The Anti-Lock Braking System (ABS) & How It Works
The Anti-Lock Braking System or Anti-Skid Braking System is commonly abbreviated as ABS and is an advanced braking technology installed on motor vehicles to prevent the wheels from locking up (ceasing motion) and skidding uncontrollably. It does so by pulsating the braking force delivered to the rear wheels and the front wheels similar to threshold braking, which is a technique commonly used in motor racing and the idea is to control the brake pedal pressure and apply maximum braking force to a point just before the wheels are about to slip.
The ABS system improves vehicle control and will greatly reduce the stopping distance on dry and slippery surfaces, however, it can significantly increase the stopping distance on loose gravel and snow-covered roads where traction between the tyres and road surface is limited.
ESP (Electronic Stability Control) works seamlessly integrated with ABS to further maintain tractive contact with the road surface by electronically controlling the front-to-rear brake bias. The ESP system, depending on the specific capabilities and implementation is also known as Electronic Brakeforce Distribution (EBD), Traction Control System (TCS), Electronic Stability Control (ESC) and Dynamic Traction Control (DTC).
Components of an ABS System
There are four main components that make up an ABS system; wheel speed sensors, hydraulic valves, a pump and an ABS controller, which is also known as an ABS Module or ABS ECU.
Wheel Speed Sensors
The wheel speed sensor is used to determine the acceleration or deceleration of the wheel. These sensors use an ABS ring / reluctor ring which spins with the wheel/differential and creates a magnetic field around the wheel speed sensor, which in turn will generate the voltage in the sensor.
In each of the brake lines, there is a hydraulic valve which is controlled by the ABS module. On some setups, the valve will have three positions:
- Position One – The valve is open and any pressure from the brake master cylinder passes directly through to the brake.
- Position Two – The valve is closed, blocking the brake line and isolating the brake from the master cylinder. This prevents the pressure from rising further if the driver presses harder on the brake pedal.
- Position Three – The valve opens partially, releasing some of the pressure from the brake.
The majority of issues with the valve system occur because of clogged valves. A clogged inoperable valve will be unable to open, close or change position and the system will fail in trying to modulate the valves and control the pressure supplied to the brakes.
The pump in the ABS unit is used to restore the loss in pressure to the hydraulic brakes after the hydraulic valves have released it. Signals from the wheel speed sensors are processed by the ABS ECU Module and if a wheel slip is detected, the module will signal the valve to be released to avoid the wheel slip. After the valve is released and the pressure is lost, the pump is used to restore the lost pressure to the braking system. The ABS controller will modulate the status of the pump to control and provide the desired amount of pressure and reduce slipping.
ABS ECU / ABS Module / ABS Controller
The ABS controller, also commonly known as an ABS ECU receives input signals from all the wheel speed sensors and can interpret the information received to identify if there is a wheel slip on any one wheel. If wheel spin is detected and a wheel loses traction, the controller will limit the braking force (EBD) and send the signal to actuate the hydraulic braking valves on and off.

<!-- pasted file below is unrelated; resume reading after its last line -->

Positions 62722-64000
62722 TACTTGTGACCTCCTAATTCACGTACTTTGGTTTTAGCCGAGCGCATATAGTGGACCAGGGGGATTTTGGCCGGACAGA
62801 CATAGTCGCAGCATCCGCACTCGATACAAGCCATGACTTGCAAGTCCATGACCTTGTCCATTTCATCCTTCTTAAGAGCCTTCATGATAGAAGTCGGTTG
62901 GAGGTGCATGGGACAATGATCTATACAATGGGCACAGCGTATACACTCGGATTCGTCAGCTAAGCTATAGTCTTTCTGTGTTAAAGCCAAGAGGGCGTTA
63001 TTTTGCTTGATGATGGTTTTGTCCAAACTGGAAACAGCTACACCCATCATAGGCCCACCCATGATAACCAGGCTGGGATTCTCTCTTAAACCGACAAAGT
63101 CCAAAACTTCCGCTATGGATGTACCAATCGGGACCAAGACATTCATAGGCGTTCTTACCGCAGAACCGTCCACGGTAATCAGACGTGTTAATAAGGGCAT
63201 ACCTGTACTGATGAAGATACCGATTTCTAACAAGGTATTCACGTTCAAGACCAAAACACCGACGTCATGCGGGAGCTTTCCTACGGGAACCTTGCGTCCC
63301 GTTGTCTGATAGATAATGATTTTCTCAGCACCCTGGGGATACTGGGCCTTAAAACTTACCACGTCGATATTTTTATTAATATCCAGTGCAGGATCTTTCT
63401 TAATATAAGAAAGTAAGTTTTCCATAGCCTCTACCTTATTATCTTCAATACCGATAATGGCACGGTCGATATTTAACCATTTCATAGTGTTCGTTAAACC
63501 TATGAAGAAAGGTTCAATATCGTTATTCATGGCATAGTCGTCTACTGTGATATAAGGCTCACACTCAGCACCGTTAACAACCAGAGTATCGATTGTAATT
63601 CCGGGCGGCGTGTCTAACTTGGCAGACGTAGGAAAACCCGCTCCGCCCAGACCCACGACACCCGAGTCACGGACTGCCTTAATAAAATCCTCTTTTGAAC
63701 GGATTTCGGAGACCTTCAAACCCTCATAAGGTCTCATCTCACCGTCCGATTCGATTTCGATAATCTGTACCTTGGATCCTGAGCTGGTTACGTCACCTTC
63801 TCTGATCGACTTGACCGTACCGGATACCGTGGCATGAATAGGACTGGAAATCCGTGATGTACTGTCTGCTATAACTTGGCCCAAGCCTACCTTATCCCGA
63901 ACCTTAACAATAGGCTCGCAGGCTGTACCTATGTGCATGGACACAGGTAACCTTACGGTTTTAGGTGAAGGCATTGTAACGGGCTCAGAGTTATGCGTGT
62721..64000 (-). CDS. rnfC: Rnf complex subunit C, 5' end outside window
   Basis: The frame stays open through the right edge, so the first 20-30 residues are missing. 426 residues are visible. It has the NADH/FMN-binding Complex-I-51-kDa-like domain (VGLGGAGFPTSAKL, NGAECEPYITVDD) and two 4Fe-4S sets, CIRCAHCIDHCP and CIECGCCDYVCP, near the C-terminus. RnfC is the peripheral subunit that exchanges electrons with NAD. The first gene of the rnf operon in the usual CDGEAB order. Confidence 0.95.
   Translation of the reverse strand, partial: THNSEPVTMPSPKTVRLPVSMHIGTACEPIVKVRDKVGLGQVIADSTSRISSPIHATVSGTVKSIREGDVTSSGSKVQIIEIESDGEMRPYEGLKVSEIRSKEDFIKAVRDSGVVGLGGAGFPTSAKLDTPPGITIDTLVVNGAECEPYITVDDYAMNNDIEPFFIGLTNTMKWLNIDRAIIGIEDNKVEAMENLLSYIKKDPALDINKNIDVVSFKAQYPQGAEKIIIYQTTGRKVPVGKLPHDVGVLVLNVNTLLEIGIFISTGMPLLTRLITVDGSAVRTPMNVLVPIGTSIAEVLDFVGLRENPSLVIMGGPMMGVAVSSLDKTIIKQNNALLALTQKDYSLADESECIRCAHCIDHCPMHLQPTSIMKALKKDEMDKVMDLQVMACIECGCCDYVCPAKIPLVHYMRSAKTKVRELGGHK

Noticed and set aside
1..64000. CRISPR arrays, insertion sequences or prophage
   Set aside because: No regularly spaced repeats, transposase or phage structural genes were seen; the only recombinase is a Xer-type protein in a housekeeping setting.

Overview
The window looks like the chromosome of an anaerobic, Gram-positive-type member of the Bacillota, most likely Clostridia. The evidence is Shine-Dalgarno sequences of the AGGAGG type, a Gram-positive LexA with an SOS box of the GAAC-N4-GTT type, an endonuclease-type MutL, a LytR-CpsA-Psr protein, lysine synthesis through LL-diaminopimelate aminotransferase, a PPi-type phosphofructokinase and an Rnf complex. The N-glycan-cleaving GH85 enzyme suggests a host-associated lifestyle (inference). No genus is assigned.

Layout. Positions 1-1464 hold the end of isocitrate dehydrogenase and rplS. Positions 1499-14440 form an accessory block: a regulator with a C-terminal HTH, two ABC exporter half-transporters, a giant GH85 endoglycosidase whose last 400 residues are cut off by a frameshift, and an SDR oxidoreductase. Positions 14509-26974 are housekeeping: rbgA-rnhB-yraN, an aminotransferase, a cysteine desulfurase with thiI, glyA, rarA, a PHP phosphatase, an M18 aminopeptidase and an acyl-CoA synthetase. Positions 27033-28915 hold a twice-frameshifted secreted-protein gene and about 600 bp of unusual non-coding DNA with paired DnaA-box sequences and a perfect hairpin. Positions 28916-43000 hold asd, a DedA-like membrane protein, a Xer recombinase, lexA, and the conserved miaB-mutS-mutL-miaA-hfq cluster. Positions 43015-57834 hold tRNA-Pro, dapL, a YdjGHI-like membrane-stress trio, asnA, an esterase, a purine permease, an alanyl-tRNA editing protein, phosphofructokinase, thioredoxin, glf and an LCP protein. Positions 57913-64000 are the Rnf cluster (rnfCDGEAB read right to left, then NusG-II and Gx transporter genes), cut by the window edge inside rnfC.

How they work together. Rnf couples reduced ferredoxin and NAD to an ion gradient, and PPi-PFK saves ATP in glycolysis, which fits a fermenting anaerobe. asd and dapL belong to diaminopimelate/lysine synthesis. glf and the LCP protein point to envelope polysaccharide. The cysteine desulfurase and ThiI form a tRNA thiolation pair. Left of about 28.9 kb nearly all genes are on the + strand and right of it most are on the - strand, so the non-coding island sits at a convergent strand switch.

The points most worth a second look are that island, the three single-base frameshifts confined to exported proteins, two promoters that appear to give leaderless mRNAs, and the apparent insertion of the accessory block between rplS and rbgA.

Symptoms Of A Failing ABS Pump
Fortunately, there are signs that you can use to detect whether your ABS pump is failing.
ABS Warning Light or Engine Light: This is the most common sign that you have an issue with your pump. If you have an ABS orange light illuminated on the drivers’ control panel, you have an issue that needs addressing. If you own an older vehicle, it is possible the check engine light will illuminate instead, to warn you that there may be a problem with the ABS system.
Unresponsive Brake Pedal: If your brake pedal is not as responsive as it used to be, or it takes longer to depress, this can indicate that you have an issue with your pump. Do not leave it until your brake pedals become completely unresponsive, as this is a danger to yourself and other road users.
Forceful Braking: You may find that when you put your foot down on your brake pedal, it requires more force than usual, or that a lighter braking manoeuvre no longer works when you try and stop the vehicle. Having a hard brake pedal is not adequate for safe driving, and your braking distance will be affected as the pressure sensor may be faulty.
Brakes Locking Up: If your brakes are locking up when you driving normally, then there is an issue with your ABS pump. This is because, as we mentioned before, it is designed to ensure that your brakes don’t lock up and there is enough traction between the tyres and the ground.
With this issue, you should immediately get it checked by a professional, especially if you start to hear strange clicking noises.
Speedometer: On rare occasions, the speedometer will show that you are doing 0MPH, or will show you incorrect speeds when you are driving. Usually, this issue is accompanied by the check engine light or the ABS light coming on when you start your engine. However, if you experience this problem and there are no lights illuminated on your dashboard, you should still get your vehicle inspected by a professional.
The ABS Pump + ABS ECU / Module is a very common failing part, which here at Sinspeed we have extensive knowledge in testing and repairing. If your ABS unit has failed, check out our ABS Repair category for some of the most common repairs we perform. The units we provide exceed OE specifications and they come with a lifetime warranty! If you have any questions, you can call us on 0844 847 9999.